Corticosteroids are standard initial treatments with a rapid efficacy. Dexamethasone, for example, has been reported to provide an initial response after several days to several weeks [22, 23]. However, corticosteroid-related complications have limited its long-term utility and efficacy. Consequently, more and more studies about combination regimens with second-line agents are conducted to improve the efficacy and obtain long-term remission [24–27]. Rituximab can induce a potent and prolonged B cell depletion that can last several months impairing the antibodies production, providing long-term response rates of 40% and 33% at 1 and 2 years of follow-up, respectively [28, 29]. Patients that relapse early or are resistant to the treatment can particularly benefit from RTX application, which therefore is a promising candidate to a second line approach such as splenectomy. However, most of the studies on combination regimen are reviews and single-arm trials. There are still so few RCTs that it is necessary to conduct a meta-analysis to collect and synthesize the data of each study, assessing the efficacy and safety of the combination treatment of dexamethasone and rituximab.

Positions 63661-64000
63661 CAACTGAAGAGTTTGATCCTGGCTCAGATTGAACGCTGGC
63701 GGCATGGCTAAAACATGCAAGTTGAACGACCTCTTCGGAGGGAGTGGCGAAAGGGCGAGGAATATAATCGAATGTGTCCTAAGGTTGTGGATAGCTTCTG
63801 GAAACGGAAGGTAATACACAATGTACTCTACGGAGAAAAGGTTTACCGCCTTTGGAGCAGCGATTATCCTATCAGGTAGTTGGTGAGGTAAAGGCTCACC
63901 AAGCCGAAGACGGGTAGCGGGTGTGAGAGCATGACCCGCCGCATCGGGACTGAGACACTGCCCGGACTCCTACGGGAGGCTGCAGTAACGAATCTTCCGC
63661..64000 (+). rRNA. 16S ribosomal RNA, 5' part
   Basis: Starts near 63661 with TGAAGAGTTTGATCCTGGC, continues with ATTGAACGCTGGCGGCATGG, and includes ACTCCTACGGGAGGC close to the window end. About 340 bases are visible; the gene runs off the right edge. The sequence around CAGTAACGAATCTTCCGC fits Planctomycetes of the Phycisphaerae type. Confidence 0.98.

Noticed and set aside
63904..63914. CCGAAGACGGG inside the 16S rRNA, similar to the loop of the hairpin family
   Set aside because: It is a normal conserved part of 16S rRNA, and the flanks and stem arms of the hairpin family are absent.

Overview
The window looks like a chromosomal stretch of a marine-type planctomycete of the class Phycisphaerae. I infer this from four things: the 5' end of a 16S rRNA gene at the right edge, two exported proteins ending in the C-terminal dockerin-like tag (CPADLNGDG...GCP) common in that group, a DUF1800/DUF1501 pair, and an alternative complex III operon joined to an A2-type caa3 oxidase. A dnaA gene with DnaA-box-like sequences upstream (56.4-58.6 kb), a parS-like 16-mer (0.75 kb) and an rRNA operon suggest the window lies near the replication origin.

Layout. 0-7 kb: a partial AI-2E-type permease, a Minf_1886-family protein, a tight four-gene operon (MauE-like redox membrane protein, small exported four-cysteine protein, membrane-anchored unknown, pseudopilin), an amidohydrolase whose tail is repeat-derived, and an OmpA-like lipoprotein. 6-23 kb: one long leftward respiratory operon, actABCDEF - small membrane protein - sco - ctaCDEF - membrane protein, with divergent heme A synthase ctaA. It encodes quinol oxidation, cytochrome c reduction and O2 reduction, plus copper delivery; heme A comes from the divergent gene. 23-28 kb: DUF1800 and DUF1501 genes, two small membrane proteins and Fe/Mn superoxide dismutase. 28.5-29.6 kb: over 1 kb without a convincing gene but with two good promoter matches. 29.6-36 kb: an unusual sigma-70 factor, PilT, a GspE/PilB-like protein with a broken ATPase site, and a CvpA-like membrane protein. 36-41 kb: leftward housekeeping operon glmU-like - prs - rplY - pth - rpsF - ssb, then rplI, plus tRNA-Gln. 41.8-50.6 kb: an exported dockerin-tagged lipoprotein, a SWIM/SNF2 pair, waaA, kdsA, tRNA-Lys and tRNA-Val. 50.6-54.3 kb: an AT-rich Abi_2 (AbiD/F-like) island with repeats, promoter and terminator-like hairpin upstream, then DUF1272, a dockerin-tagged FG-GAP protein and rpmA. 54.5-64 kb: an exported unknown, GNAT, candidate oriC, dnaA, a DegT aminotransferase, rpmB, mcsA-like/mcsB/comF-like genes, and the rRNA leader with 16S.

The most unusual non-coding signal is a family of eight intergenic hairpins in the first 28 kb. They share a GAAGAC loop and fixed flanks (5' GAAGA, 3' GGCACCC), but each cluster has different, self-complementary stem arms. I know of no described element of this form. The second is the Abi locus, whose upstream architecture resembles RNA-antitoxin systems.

In our report, the combination arm (RTX +DXM) obtained a OR rate of 81% at week 4, while the monotherapy (DXM) arm obtained 65% (P=0.03). Given a high heterogeneity, a subgroup analysis based on gender proportion (males more than females or females more than males) was conducted, which showed that this trend persisted only in the second group (females more than males), and the heterogeneity decreased significantly (P=0.50, I2=0%). It is indicated that females might have a better OR rate at 4 weeks than males do (P=0.02). Similar subgroup analysis could not be done in OR rate at 3 months to confirm this gender-relevant trend, because only 3 trials reported OR rate at 3 months. Since the history of treatment of participants varied greatly among the six studies, a subgroup analysis based on the history of treatment (newly diagnosed or not) was conducted, which turned out no significant difference between two arms in ether of the two groups. Besides, publication bias was found in the pooled analysis of OR at week 4, which made the results instable. Comparison at month 3 also showed a better OR rate in combination arm (81%) than that in monotherapy arm (34%) (P<0.01). This result was quite different from the international consensus report published in 2010, which suggested that dexamethasone and rituximab could provide an approximate initially response rate of 90% and 60%, respectively . It might be because all of the three trials [14, 19, 20] chose patients with chronic ITP, persistent ITP, and refractory ITP, respectively, as participants.